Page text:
Baby Raccoons: 5 Incredible Facts & 5 Pictures

Written by Sadie Dunlap
Updated: September 20, 2023
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Baby raccoons are extremely intelligent, social animals. If you’ve ever wondered how such a small animal can get into a trash can, we have the answers! Keep reading to find out five cool facts about raccoons and to see some adorable pictures along the way! 

#1: A Baby Raccoon is Called a Kit!

baby racoon peeking

Raccoons babies are called kits!

©Gerald A. DeBoer/

Did you know that a baby raccoon is called a kit? Multiple baby raccoons from the same family are called a litter. Mother raccoons will only have one litter per year, with an average litter size of anywhere from three to six kits. However, raccoons can have up to 8 kits at a time. 

The baby raccoon isn’t the only land animal that is called a kit! Other animals that share the name include:

An adult male raccoon is called a boar and an adult female is called a sow, namesakes that are shared with the pig! 

#2: Raccoon Kits are Extremely Smart

baby raccoon closeup

Raccoon kits are among the smartest babies in the world.

©Heiko Kiera/

Dolphins, monkeys, and dogs are often the first animals that come to mind when it comes to the smartest animals in the world. You might be surprised to learn that scientists say that raccoons are in the same category! In fact, some of the skills they have are similar to the benchmarks that humans need to pass tests.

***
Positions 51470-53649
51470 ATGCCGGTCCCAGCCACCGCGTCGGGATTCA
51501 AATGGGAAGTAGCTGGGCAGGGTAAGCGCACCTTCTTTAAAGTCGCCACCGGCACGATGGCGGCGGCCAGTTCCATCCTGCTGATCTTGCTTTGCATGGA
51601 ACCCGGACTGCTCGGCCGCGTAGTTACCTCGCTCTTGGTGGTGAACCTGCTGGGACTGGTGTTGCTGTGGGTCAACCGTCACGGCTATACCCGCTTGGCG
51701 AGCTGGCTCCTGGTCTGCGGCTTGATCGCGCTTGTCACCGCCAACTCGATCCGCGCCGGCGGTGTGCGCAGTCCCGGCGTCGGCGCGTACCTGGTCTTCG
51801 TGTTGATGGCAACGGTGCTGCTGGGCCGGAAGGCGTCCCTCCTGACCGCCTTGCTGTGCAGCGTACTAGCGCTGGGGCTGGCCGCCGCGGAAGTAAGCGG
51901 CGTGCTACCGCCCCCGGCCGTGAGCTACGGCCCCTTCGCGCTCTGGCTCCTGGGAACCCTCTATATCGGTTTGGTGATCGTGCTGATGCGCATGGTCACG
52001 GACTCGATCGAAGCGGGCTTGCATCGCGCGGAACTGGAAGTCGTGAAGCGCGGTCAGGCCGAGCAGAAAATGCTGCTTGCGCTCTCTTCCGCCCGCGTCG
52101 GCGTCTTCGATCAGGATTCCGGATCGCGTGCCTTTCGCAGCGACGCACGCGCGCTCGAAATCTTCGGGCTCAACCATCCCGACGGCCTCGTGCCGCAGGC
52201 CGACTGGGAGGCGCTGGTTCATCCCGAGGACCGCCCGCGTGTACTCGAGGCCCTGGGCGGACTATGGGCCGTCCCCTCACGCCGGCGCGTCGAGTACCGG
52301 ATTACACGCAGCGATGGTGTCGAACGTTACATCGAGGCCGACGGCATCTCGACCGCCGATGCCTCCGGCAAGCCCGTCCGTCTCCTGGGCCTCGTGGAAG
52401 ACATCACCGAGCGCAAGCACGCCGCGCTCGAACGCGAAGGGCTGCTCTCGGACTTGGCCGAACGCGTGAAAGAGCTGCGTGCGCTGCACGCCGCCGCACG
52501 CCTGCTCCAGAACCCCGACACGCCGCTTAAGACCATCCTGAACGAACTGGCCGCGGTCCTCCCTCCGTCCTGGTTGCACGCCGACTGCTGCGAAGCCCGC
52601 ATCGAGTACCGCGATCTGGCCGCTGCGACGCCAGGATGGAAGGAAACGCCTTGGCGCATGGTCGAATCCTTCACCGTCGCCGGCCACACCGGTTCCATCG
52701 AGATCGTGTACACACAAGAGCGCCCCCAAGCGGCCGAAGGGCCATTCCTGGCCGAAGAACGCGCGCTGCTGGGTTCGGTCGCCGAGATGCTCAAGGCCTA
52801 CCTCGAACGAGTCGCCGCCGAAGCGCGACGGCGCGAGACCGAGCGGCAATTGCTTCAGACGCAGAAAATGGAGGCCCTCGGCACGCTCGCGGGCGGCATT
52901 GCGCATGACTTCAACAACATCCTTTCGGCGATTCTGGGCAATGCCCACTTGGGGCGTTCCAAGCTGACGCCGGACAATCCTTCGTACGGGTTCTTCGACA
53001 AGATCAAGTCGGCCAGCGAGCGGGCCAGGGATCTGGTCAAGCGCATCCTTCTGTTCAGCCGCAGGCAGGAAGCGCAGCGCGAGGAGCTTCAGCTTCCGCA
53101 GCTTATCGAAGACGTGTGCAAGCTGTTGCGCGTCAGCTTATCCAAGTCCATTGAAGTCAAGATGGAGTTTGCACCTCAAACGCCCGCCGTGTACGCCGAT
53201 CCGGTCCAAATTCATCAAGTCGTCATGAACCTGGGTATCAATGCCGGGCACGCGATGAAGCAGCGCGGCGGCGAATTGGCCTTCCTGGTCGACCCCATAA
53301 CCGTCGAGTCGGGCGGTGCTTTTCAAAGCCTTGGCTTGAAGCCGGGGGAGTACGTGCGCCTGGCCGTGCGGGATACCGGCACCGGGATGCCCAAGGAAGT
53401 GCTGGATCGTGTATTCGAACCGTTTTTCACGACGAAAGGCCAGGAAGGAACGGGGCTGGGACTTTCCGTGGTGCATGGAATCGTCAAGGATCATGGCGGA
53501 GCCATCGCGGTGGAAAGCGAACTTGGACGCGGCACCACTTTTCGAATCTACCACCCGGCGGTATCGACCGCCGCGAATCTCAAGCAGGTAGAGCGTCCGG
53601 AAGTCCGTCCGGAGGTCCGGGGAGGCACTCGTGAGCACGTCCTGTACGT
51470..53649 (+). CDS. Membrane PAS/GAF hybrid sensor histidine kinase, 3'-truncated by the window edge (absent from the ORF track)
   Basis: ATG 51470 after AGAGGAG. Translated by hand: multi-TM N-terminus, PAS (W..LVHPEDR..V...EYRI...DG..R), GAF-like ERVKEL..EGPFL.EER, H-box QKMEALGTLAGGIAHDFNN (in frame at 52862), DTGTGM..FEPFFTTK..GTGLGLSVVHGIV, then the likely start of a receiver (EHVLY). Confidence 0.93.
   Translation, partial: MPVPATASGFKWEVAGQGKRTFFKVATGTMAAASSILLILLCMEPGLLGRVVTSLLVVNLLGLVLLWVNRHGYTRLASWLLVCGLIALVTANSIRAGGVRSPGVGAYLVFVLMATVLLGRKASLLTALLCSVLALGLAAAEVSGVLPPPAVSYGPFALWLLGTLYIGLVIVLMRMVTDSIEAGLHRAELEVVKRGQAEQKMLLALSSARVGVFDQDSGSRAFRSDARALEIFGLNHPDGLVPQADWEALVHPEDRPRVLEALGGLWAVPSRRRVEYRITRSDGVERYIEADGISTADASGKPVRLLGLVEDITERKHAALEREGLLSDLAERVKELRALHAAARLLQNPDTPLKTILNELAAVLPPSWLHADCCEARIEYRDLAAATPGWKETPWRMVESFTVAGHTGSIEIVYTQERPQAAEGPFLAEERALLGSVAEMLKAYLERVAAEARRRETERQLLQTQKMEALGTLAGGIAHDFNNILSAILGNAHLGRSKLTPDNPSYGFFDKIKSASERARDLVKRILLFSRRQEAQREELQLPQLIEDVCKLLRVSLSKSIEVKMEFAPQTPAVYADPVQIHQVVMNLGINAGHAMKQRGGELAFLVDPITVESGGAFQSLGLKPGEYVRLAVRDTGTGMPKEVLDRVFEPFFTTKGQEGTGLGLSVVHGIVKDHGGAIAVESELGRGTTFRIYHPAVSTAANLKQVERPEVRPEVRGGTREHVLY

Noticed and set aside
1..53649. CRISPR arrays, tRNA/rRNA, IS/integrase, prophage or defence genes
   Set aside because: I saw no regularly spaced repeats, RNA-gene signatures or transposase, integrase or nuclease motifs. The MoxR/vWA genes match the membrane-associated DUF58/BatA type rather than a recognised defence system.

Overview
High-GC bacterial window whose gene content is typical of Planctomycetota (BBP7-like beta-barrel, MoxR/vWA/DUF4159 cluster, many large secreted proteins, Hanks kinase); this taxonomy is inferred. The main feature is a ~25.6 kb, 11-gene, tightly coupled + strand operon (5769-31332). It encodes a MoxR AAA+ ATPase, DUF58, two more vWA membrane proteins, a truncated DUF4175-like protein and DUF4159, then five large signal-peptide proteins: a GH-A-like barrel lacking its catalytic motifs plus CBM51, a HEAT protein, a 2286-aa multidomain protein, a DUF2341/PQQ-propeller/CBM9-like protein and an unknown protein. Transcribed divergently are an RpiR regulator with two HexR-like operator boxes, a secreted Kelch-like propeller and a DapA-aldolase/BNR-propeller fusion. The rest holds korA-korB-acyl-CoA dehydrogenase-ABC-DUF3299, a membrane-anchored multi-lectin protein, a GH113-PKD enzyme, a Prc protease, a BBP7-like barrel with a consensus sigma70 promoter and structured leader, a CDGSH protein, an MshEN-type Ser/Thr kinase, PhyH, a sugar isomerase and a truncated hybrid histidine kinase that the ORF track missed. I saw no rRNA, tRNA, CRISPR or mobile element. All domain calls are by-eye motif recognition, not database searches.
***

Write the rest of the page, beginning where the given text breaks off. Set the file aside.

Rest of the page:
Their intelligence isn’t the most extraordinary thing about them, though. Studies show that the tiny mammals have 438 million neurons in their brains. So, what does this mean for the raccoon’s intelligence? Scientists say that the adorable animals can learn from past mistakes. They can even engage in problem-solving and critical thinking!

#3: Baby Raccoons are Born Without Their Famous Masks  

baby racoon in a tree

The raccoon’s famous mask is very light on newborn kits, but darkens with age.

©Heiko Kiera/

Perhaps one of raccoons’ most prominent features is the natural masks that make them look like tiny bandits. However, baby raccoons are born without their signature mask! 

Raccoon babies are born with a very light pelt and will develop their markings later in life. The mask, however, won’t appear until the baby is around two and a half months old. Their mask-like features start off lightly colored but continue to darken as the raccoon gets older.

#4: Baby Racoons Have Fingers!

baby raccoon siblings

Raccoon kits can use their hands to hold items and even open trashcan lids!

©Becky Sheridan/

If you’ve ever wondered how a raccoon kit can get into your trash cans, the answer is simple: they have five fingers! They don’t have opposable thumbs, which sets them apart from humans and primates. This means that they must use both of their hands to grasp objects. 

The mechanoreceptor cells in a raccoon’s hand also make them unique. Scientists say that a baby raccoon’s hands have around four to five times the amount of these cells than other mammals. The only other animals in the world that have similar numbers are humans and primates. This means that raccoon kits have a unique ability to sense with their hands that most other mammals lack!